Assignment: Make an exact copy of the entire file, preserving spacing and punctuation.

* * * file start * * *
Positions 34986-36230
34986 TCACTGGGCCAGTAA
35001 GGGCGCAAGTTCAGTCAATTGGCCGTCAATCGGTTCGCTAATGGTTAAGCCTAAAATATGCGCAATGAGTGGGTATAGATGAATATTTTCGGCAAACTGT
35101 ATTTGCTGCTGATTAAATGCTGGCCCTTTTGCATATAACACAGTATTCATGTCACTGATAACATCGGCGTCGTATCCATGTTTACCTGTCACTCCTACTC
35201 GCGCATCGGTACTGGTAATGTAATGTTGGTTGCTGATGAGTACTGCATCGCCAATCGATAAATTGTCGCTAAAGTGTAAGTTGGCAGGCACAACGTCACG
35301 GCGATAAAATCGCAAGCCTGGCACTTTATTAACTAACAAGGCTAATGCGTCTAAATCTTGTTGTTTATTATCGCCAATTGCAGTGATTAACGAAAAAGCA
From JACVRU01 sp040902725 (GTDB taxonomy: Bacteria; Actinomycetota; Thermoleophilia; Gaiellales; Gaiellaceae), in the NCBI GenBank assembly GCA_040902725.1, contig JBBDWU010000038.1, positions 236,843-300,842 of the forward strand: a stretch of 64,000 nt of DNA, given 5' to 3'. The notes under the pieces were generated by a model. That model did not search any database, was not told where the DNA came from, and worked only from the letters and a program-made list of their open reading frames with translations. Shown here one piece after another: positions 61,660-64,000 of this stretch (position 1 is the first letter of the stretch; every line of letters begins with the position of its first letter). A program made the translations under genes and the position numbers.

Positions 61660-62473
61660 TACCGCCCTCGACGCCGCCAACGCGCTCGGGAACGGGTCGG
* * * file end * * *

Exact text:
Positions 34986-36230
34986 TCACTGGGCCAGTAA
35001 GGGCGCAAGTTCAGTCAATTGGCCGTCAATCGGTTCGCTAATGGTTAAGCCTAAAATATGCGCAATGAGTGGGTATAGATGAATATTTTCGGCAAACTGT
35101 ATTTGCTGCTGATTAAATGCTGGCCCTTTTGCATATAACACAGTATTCATGTCACTGATAACATCGGCGTCGTATCCATGTTTACCTGTCACTCCTACTC
35201 GCGCATCGGTACTGGTAATGTAATGTTGGTTGCTGATGAGTACTGCATCGCCAATCGATAAATTGTCGCTAAAGTGTAAGTTGGCAGGCACAACGTCACG
35301 GCGATAAAATCGCAAGCCTGGCACTTTATTAACTAACAAGGCTAATGCGTCTAAATCTTGTTGTTTATTATCGCCAATTGCAGTGATTAACGAAAAAGCA
From JACVRU01 sp040902725 (GTDB taxonomy: Bacteria; Actinomycetota; Thermoleophilia; Gaiellales; Gaiellaceae), in the NCBI GenBank assembly GCA_040902725.1, contig JBBDWU010000038.1, positions 236,843-300,842 of the forward strand: a stretch of 64,000 nt of DNA, given 5' to 3'. The notes under the pieces were generated by a model. That model did not search any database, was not told where the DNA came from, and worked only from the letters and a program-made list of their open reading frames with translations. Shown here one piece after another: positions 61,660-64,000 of this stretch (position 1 is the first letter of the stretch; every line of letters begins with the position of its first letter). A program made the translations under genes and the position numbers.

Positions 61660-62473
61660 TACCGCCCTCGACGCCGCCAACGCGCTCGGGAACGGGTCGG